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Dogs Pulling on Leash Can Be an Issue, But Not For This Dog

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I need to have an inquisitive canine moment, hope you all don’t mind:

  • Why is it humans expect us pooches to know how to walk well on leash if we’ve never done it before? And why would you expect us to know how to walk well on leash if 1) we don’t already know how, and 2) you haven’t taught us?
If you found us dogs out in the wild, the last thing we’d want to do is have some obnoxious cord strapped to us while we roam, explore and hunt. Leashes are restricting, and frankly, just get in the way of our having a good time. They can also get tangled in various objects, including our own body parts. But since it’s a law to have us dogs leashed (unless stated otherwise), it’s one skill responsible dog guardians can teach to help promote a happy relationship that results in good times, not frustration.

Why do I bring this up? Well, mom and I get calls and emails all of the time from dog guardians expressing their frustration of how their own dog doesn’t know how to walk well on leash. From dog training class students at our inquisitive canine studio and the Ventura College Community Education, to our private dog training clients, and our dog behavior advice column; people seem to need assistance in the matter of walking their dog on leash.

My mom, who happens to be a certified professional dog trainer, and I have written a few blog posts on the art of dogs and loose leash walking. We’ve also addressed the matter in our dog behavior advice column directly. However, I myself do not have that issue. As a matter of fact, I have the complete opposite – well, at least 99% of the time. If there is a mail, UPS, FedEx, or other large prey item roaming about, I’ll pull so hard it makes those Iditarod pooches look slow.

For the most part I prefer a nice leisurely stroll – sniffing, marking, saying hello to

other dogs and humans…life’s too short not to stop and smell the roses (or the dead stinky pile of muck.) Mom on the other hand, when she takes me out, enjoys an actual walk! She’s a marathon runner herself. Since she knows I’m not like the herding and retrieving breeds that her friends have, she goes for her runs without me, then takes me on mine – this is when she makes it all about me, and not her.

But sometimes she does want me to keep up the pace and actually walk without stopping! Sometimes we even jog – which is kinda fun…I get to eat chicken when I jog. Little pieces once in awhile. She says it’s similar to runners getting food and fluids during races. She refers to herself as my traveling aid station 🙂 I think that’s sweet.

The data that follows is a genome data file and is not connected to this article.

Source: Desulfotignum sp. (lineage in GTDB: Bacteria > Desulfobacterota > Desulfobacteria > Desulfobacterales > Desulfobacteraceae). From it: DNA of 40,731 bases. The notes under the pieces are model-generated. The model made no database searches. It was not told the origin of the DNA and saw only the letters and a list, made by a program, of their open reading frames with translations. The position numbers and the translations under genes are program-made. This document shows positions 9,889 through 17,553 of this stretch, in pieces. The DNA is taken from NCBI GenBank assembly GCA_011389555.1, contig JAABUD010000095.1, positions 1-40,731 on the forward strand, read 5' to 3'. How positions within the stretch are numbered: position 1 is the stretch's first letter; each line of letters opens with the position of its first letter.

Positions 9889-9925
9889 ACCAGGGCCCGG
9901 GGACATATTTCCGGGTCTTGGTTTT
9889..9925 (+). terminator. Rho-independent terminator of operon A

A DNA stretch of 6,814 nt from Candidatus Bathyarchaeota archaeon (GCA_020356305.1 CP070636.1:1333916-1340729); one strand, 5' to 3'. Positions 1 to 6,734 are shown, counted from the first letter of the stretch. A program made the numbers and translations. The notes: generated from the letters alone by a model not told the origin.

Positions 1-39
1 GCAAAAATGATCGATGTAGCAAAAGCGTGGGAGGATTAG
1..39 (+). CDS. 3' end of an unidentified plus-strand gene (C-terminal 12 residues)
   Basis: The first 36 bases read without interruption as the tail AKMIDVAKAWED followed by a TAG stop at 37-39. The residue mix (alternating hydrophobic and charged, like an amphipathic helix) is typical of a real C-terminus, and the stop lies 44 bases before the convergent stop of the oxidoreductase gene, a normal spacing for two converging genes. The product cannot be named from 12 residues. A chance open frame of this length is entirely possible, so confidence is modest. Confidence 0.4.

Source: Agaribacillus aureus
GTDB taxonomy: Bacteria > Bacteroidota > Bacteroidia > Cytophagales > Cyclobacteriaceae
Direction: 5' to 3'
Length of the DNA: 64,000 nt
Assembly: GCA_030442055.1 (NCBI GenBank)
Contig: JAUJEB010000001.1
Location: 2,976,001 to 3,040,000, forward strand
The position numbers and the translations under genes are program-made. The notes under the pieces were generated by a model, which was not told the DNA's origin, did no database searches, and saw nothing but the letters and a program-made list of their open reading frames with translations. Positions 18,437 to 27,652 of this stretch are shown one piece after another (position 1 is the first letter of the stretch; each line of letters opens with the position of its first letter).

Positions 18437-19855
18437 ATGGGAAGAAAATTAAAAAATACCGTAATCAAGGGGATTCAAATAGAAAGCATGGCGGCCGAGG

Anyway she wants me to jog, or keep a quicker pace because she wants me to do something you humans refer to as “exercise!” This way I’ll be more tired and more likely to want to take nappies, versus bark my head off in the yard – she doesn’t like when I do that. To me barking my head off is more fun, this is why mom wants to make walking and jogging with her more fun…she’s conditioning me to be more like a herding breed. I guess this is good because then I’m in better shape to bark in the yard – or go to agility class!

A few tips I’d like to relay, from an inquisitive canine’s point of view:
  1. Make our walks about us once in awhile. If your own dog would rather sniff and explore, allow them to be a dog once in awhile. If you need to exercise, go on your own first, then take your dog for his or her outing.
  2. Use humane, comfortable equipment: Mom and I like the harnesses where the leash attaches in the front. Not those nasty collars that cause us pain! Ouch – who has time to think about how to walk on a leash! We’re just trying to avoid having our neck yanked!
  3. Reward us with yummy treats, petting and praise whenever we do what you want! We’re more likely to do more of what you want if we’re rewarded for it.
  4. Practice-practice-practice! Inside your home with no distractions is the best place to start. Move outside to the real world once we know how the behavior is performed!
  5. If you’re going to go for longer distance, build slowly. Just like humans need to build up to higher mileage, us dogs do too. And check our paws to make sure they don’t get cut or burned…you don’t run around barefoot, but we do. Oh, and if your pooch has physical limitations, or is a younger pup, check with his or her veterinarian to make sure it’s okay to go for longer distances.
Mom and I had trained to the point I could run a 5K with her… I wonder when we’re going to sign up for a race? Hmm, something for this inquisitive, and conditioned canine to ponder.

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